‘When I am among the trees,
especially the willows and the honey locust,
equally the beech, the oaks and the pines,
they give off such hints of gladness.
I would almost say that they save me, and daily.’
I always dreamed of finding a way to work outside in nature, and after a long and circuitous route I found myself becoming a Forest School Leader. It incorporates many of my passions: the outdoors, nature, working with children and making time and space for stillness, awareness and nature connection. The stillness may be brief, but it is perfect in that moment, and I love to see young children happily engage in stopping and being, rather than rushing and doing. The ability to pause and be is innate in all of us, but it is in conflict with our culture that promotes busyness and accomplishment, and often people feel they must be doing something if they are to have any worth or contribute to society.
So how can we promote this notion of slowing down?
Since moving my work to the outdoors I now find it difficult to be inside for too long a period of time. I carefully choose where those indoor spaces are. I find shopping centres impossible, or any large building that does not have immediate access to the outside and fresh air. Hospitals prove challenging, not only for the heat and the crowding but also the inevitable radio or TV that is playing loudly to entertain those who will spend far too long waiting there. Corporate settings are anathema to me, the pace at which people are expected to perform seems contrary to our nature. And while I love to share food and drink with friends, many cafes’ noise levels are at decibels that would be more becoming of a rock concert.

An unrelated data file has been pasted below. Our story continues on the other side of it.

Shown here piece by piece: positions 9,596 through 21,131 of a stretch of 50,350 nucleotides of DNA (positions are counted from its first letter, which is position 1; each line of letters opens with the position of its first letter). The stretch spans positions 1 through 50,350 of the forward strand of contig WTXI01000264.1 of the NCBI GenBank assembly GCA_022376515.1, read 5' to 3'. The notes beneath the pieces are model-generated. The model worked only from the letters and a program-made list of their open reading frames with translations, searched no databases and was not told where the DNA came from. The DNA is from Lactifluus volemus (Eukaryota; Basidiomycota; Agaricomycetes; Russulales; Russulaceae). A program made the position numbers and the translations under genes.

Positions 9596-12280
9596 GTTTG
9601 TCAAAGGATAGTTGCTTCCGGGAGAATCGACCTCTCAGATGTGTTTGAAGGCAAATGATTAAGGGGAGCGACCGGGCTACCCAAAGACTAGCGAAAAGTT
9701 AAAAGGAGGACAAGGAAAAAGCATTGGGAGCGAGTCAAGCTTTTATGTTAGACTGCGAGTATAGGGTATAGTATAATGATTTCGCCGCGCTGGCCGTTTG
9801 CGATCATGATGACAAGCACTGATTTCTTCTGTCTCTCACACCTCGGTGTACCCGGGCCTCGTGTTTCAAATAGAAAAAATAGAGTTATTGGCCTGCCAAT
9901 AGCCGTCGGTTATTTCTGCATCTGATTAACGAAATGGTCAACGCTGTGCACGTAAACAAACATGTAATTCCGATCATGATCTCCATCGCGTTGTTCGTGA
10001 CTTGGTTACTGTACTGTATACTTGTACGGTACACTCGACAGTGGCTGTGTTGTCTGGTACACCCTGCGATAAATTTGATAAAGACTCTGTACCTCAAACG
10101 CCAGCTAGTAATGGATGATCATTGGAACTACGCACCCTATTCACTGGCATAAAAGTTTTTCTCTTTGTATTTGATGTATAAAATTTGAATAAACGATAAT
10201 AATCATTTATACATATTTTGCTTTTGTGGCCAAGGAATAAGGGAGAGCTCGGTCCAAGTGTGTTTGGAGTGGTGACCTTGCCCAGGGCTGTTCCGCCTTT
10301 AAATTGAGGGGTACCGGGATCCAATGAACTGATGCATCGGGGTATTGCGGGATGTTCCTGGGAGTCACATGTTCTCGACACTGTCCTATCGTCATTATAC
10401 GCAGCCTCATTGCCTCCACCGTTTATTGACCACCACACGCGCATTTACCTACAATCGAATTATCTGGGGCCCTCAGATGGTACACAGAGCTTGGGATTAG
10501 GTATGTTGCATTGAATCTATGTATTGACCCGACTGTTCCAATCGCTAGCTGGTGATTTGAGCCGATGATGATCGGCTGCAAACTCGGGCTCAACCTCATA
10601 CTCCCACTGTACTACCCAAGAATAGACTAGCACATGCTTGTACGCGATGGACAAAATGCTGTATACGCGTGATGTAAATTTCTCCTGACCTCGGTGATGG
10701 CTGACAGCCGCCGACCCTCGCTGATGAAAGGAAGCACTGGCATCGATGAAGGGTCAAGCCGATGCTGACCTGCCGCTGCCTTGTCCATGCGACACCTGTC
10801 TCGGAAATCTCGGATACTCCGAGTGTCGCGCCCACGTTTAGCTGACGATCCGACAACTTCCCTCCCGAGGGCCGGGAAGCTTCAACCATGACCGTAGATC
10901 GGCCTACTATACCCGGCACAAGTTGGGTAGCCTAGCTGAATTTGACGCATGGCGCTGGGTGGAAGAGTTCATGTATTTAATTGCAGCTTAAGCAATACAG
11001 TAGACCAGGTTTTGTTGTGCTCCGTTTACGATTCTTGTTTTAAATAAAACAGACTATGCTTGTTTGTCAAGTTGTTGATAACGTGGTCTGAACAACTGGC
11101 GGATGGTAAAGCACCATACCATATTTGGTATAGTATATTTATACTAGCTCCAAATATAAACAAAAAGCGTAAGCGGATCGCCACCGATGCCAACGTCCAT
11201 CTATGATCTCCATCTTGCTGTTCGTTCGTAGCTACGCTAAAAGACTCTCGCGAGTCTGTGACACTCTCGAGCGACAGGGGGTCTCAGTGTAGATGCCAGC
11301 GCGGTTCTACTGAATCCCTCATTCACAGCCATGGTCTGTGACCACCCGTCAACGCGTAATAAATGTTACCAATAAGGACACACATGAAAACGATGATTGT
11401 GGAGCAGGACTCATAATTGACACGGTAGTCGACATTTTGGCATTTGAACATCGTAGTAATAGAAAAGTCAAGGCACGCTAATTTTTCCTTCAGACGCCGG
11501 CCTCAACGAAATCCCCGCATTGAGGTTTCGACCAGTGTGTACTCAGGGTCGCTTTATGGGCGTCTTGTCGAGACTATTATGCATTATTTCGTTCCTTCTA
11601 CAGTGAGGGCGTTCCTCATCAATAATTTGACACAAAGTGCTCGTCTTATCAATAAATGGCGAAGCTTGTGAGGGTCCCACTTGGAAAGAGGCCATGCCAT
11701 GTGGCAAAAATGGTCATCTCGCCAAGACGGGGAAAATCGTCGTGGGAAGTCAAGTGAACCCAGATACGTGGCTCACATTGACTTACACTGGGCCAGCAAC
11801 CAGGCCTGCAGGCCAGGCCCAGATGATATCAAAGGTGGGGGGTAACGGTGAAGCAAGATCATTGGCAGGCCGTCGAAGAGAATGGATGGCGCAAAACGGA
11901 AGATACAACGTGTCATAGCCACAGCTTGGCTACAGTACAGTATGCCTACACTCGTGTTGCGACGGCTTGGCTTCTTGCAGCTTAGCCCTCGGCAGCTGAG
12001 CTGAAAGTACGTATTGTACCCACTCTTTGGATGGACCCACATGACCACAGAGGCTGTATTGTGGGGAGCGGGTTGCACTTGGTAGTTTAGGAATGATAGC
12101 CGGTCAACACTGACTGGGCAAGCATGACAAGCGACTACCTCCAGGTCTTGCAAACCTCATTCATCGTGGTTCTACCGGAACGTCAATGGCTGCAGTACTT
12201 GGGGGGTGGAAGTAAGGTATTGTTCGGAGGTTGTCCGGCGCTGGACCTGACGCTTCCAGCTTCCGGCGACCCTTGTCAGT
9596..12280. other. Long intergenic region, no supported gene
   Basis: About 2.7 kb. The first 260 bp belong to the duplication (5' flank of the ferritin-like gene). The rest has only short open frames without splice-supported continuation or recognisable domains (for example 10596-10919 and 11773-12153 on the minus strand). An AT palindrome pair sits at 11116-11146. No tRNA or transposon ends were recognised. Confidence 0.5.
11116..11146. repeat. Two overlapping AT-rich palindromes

So I return to the trees, to an environment where my senses are engaged, not assaulted. Where the scent of wild garlic reaches my nose before I even see the wide green leaves and their white blossoms, knowing their bitter taste is of the earth. Where the crunch of dry leaves beneath my feet or the susurration of new leaves communing with the wind, calms rather than enerves me. Where the touch of the breeze on my skin, the prick of the hawthorn, the softness of new growth holly, bring me back to my body. Where everywhere I cast a glance some new delight entrances me, the colour that spring brings, the sun shining though the trees or the flicker of a woodland creature who moves faster than the eye can focus.
Here, I can be still and I can wonder. I can let myself be, without worry or justification. I can be present, I can be open, I can be hopeful, I can be…
‘Around me the trees stir in their leaves
and call out, “Stay awhile.”
The light flows from their branches.
And they call again, “It’s simple,” they say,
“and you too have come
into the world to do this, to go easy, to be filled
with light, and to shine.”‘
from “When I am among the trees” by Mary Oliver